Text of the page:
Burning Saviours is a name familiar to people following the doom metal scene and rightfully so. You don't simply name yourself after one of the best Pentagram songs and disappoint (or maybe you do, who knows, I am sure there are examples out there). To this day, now including their newest release simply titled: "Death", Burning Saviours have added another immaculate title to their excellent, A-level doom metal catalogue. A thirty-five minutes of brooding, lingering, godless doom perfection.
For those unfamiliar with the band, Burning Saviours hail from Örebro, Sweden, a place which has also blessed us with the famous hardrock/traditional doom suspects Witchcraft, as well as quite a few succesful stoner rock outfits, for those of you who care for a cheeky reference. I guess you could say the band is from the second wave of doom (or third, who ever can keep record of those things) and have been around long enough to have released, in their case, four full-length albums before "Death". As it turns out, I am a bit of a fossil myself as I remember listening to their self-titled album and thinking it sounded quite fresh. It was, of course, released in 2005 when such sound definitely seemed like some fresh breeze, before the so many clones emerged in the swampy waters of the Swedish scene. Surely hearing the warm analogue-reminscent guitar tone and Mikael Monks sounding oh-god-so-much like Bobby Liebling was quite the wow factor. Having that in mind, Burning Saviours haven't by any means changed directions drastically, still keeping the same nostalgic, proto-hardrock sound and analogue vibes with reference to those of us who dig us some seventees sound. I feel like the music has gotten heavier and heavier, though, to culminate into the lamentenius, bewildering, mystic goodness which is the record I am reviewing today.
Let's take "Death" as more of a soundscape than just music. 'Draug' opens up the gates of the wretched land it has set in its own doomspace to walk you through the grim land of everything foul and distant, while fog-like miasmal substances in the air take your soul through this land to lead you on an epic journey of self-realisation and inevitable death.. and Oh, no! You can't see the end of it: "Death has come for you tonight!". Acoustic guitar leads the way, then punishing Sabbath riffage breaks in for some fast realisation that you have smelled the stench of death and have to run. The guitar is typical of traditional doom with more or less a repetitive mid-paced riffage which breaks in in all the right places to introduce some theatrical element while working in perfect unison with the clean vocals. The second track, 'Crusade of Evil' is the more upbeat, more rowdy battle-tune, which in doom often predisposes you and prepares you for historically-themed lyrics of templers, soldiers, etc. taking over some sort of mystic foreign land. Hell yeah, this horse-hoof thundering melody could be heavy metal but is still pained in the darker overtones of doom. After about four of five listens of the album I can say, hands down, the third track, 'Nothing After' is in my top 3 favourite tracks of the album, and favourite Burning Saviours songs ever, probably my favourite of all with the extremely well-executed lyrics that are presented to you as some sort of punishing sermon:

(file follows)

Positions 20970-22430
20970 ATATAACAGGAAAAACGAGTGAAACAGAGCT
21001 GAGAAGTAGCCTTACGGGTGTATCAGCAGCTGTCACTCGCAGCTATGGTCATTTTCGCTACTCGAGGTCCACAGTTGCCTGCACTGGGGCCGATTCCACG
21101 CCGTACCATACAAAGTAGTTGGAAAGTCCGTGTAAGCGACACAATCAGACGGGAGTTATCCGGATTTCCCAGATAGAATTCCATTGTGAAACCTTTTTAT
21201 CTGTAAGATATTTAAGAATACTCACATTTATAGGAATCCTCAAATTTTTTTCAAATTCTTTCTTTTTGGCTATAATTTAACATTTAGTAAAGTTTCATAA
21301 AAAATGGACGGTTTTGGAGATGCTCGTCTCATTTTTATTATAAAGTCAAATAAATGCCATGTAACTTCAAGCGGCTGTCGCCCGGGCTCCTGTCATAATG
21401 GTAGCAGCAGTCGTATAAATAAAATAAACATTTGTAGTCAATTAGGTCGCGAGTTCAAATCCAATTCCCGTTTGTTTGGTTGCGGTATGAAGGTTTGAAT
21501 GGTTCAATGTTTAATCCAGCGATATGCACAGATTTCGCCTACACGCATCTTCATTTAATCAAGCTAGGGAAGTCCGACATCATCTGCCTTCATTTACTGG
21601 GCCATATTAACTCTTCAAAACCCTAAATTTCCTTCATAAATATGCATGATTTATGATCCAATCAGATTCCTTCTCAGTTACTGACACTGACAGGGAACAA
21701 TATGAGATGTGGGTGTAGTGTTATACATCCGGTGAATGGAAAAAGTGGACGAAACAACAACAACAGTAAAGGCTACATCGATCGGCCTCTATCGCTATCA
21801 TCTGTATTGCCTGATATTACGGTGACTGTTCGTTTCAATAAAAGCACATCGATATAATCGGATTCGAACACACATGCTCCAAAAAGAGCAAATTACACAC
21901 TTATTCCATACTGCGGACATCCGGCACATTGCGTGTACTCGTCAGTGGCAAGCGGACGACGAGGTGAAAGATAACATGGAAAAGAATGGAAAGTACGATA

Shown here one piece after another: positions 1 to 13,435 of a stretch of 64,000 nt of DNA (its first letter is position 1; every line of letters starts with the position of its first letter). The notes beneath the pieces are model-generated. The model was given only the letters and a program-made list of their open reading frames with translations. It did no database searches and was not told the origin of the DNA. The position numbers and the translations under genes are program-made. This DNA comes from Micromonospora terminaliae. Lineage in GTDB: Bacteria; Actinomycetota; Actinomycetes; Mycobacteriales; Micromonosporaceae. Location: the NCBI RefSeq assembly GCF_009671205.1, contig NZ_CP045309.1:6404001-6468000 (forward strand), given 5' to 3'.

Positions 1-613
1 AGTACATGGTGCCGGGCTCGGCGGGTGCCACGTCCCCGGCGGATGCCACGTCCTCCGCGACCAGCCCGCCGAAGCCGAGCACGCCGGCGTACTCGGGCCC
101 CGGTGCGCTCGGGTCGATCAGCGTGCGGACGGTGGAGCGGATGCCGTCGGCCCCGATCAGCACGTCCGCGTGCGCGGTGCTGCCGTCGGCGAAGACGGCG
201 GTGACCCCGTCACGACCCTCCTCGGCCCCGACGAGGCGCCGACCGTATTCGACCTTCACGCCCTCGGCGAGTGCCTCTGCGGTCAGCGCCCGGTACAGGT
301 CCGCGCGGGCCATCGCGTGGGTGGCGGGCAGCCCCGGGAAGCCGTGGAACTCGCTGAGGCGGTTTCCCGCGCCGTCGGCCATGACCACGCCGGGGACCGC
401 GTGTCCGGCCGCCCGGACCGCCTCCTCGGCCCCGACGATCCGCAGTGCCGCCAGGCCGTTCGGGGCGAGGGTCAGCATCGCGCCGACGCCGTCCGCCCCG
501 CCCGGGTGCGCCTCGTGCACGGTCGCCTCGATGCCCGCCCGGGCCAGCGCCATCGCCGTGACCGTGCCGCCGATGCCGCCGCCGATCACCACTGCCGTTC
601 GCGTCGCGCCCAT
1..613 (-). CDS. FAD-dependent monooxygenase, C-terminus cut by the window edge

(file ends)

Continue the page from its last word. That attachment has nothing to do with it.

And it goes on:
"There is no Light to Carry you home!
You are about to Die Alone" .. "
This is followed by the first longer solo of the album, to add for the perfectly-fitting increasing melancholy. 'Lamentations' is also more upbeat and hoarse vocally, with a classic doom riff, to set the mood for a contender for my favourite tune of the album, or maybe second favourite (will have to split places with 'Nothing After') - 'Death'. The vocals tell the convincing truth that some of us are always on the losing side, or maybe we are all on the losing side because 'no choice is given, you just have to go, the sky turns to grey' since the black winged creatures will take us all eventually. "Death" exits the album with true grace and perfection in the form of largely acoustically-led 'Silence' and 'Finally free', the dream-like tales of forgotten pasts or to be forgotten presents? Melodies that sound like minor-chorded final releases.
The only way I can describe Burning Saviours is: "Joy through Sadness".
Listen and support:
Listen and support: